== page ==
WASHINGTON — Before Donald Trump's lawyer was pitching the Kremlin on building a Trump Tower in Moscow, the future president was negotiating to put his name on a building in a separate glitzy real estate development outside the Russian capital.
The Russians dubbed the proposed suburban development "Manhattan," and a "Trump Tower" would have been its centerpiece, according to congressional testimony and news reports.
Trump's partner in this earlier project was Aras Agalarov, an oligarch with close ties to Russian President Vladimir Putin, and the same man whose promise of dirt on Hillary Clinton set in motion the infamous June 2016 meeting at the original Trump Tower in New York.
Two Congressional aides told NBC News the Agalarov project is now drawing new scrutiny from House and Senate investigators in the wake of the revelation in court documents that Trump lawyer Michael Cohen lied to Congress about his dealings on a separate, competing Russia real estate project. Cohen was also negotiating to build a Trump Tower in a separate part of the city.
The Trump Organization asked for written questions and did not respond to them. A lawyer for the Agalarovs, Scott Balber, said it was misleading to suggest that Aras Agalarov is close to Putin, but he declined to respond to specific questions.
Trump's interest in the Agalarov proposal, which he and Agalarov began considering shortly after the men met at the Miss Universe Pageant in Moscow in 2013, reinforces the extent to which he repeatedly sought a business deal in Putin's Russia, despite his protestations during the 2016 election campaign that he had "nothing to do with Russia."
"For the record, I have ZERO investments in Russia," Trump tweeted in July 2016.
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It wasn't for lack of trying. The Agalarov deal was one of five ultimately unsuccessful efforts to put the Trump name on a building in Russia, dating back to his first trip there in 1987, as he laid out in his memoir, "The Art of the Deal." A second attempt in 1996 fizzled, as did a 2005 plan with Felix Sater, the same Russian-born businessman who partnered with Cohen in another attempt in 2015 — one that wasn't abandoned until Trump had all but secured the Republican nomination for president.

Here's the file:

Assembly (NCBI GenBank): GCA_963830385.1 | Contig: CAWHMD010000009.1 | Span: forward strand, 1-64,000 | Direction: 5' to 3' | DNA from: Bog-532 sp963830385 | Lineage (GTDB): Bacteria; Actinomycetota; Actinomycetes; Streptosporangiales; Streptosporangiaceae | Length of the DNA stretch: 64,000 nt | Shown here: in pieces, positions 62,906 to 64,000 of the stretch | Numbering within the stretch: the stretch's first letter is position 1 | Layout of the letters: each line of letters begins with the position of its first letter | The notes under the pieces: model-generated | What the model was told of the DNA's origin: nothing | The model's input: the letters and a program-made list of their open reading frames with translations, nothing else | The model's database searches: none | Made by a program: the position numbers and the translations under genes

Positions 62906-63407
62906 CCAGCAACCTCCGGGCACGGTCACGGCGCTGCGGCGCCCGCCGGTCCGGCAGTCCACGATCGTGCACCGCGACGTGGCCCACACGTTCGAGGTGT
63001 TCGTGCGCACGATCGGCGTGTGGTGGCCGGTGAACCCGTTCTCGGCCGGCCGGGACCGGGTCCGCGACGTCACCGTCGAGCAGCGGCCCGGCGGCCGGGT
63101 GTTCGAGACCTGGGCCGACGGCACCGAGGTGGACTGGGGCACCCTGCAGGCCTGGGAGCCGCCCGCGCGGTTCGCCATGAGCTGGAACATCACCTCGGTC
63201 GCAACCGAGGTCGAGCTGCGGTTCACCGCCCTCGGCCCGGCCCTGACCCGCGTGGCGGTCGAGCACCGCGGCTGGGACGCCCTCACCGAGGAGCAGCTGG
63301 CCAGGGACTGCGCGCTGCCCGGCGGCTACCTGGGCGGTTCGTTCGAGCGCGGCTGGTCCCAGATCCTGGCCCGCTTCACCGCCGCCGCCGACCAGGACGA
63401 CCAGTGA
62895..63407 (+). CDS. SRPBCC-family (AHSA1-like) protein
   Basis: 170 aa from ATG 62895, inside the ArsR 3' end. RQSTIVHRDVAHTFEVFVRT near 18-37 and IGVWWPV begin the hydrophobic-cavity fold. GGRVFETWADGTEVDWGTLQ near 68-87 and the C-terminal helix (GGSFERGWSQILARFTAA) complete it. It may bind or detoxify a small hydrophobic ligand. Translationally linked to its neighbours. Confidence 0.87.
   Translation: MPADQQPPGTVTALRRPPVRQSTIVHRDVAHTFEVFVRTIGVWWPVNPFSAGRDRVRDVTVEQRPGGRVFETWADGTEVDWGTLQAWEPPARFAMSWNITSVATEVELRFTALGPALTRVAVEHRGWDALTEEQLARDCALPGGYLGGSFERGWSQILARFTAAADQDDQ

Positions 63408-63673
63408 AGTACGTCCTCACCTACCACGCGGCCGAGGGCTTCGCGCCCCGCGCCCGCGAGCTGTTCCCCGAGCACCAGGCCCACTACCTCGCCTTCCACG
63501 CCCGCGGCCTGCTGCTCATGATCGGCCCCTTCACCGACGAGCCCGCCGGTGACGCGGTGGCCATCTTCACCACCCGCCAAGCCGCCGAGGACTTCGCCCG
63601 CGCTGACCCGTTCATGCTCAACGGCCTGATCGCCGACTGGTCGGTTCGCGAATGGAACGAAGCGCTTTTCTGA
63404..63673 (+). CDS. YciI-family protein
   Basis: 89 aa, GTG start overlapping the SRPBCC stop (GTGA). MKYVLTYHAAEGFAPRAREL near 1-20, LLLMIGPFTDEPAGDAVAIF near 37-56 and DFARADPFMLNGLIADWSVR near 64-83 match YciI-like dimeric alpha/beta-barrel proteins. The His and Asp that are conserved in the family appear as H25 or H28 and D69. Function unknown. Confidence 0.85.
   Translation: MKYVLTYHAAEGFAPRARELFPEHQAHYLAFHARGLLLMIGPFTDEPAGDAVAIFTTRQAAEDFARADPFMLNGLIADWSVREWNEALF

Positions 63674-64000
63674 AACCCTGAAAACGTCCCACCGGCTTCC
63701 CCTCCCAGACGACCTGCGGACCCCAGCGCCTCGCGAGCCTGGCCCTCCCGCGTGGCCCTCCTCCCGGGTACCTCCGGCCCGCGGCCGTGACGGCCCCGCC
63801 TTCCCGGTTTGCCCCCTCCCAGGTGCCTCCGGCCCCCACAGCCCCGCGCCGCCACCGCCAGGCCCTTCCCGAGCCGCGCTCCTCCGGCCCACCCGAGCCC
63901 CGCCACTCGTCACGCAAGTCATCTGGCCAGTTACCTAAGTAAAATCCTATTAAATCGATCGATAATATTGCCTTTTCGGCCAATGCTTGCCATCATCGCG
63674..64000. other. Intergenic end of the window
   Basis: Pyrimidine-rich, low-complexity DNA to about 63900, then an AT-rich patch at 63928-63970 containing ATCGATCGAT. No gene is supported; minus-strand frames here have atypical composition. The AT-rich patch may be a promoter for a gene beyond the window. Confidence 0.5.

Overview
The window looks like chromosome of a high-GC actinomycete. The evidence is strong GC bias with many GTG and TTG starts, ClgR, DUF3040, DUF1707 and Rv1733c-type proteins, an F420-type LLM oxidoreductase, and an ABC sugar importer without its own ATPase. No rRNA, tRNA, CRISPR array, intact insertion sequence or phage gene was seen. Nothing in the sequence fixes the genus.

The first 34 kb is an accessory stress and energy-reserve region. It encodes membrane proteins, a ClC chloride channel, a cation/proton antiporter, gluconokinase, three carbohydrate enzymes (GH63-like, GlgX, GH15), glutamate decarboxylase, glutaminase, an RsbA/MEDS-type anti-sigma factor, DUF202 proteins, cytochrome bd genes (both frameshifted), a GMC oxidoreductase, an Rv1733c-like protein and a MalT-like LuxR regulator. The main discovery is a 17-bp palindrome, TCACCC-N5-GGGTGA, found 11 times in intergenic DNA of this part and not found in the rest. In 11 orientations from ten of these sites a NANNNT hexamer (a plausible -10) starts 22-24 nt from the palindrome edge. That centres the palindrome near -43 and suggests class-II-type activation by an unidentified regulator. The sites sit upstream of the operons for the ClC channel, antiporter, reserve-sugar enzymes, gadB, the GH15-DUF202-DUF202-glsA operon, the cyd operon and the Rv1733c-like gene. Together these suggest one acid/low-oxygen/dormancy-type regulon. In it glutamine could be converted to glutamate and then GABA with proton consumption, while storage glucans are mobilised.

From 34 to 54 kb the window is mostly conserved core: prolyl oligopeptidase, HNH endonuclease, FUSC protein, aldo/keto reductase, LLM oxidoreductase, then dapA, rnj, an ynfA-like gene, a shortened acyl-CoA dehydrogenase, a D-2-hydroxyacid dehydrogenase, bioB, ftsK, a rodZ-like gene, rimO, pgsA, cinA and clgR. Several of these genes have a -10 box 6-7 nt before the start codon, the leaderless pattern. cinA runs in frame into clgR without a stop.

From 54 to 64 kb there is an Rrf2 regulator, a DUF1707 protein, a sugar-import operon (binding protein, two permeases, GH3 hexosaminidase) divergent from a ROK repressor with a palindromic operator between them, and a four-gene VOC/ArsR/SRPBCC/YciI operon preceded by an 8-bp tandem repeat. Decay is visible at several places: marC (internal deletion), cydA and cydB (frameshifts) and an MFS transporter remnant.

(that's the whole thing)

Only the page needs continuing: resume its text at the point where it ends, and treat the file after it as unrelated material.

The Agalarov proposal was the fourth of five. The parcel on which the tower was to be built in Krasnogorsk, northwest of Moscow, remains vacant. Other development has gone forward in the area, which is known as Crocus City, after the Agalarov's company, Crocus Group. A large shopping mall opened in 2015. But the concept of a retail and hotel center seems to be sputtering — a proposed Marriott hotel on the site never materialized.
In a little-noticed interview with Forbes magazine in July 2017, Aras Agalarov's son Emin said his family and Trump had signed documents to go forward with the deal, only to abandon the plan once Trump decided to run for president.
"He ran for president, so we dropped the idea, because obviously at this point his interests are slightly different," Agalarov was quoted as saying. "But if he hadn't run for president, we would probably be in the construction phase today, because he's a great person, very trusted on our side and a great developer."
He added, "It's basically an empty piece of land to this day."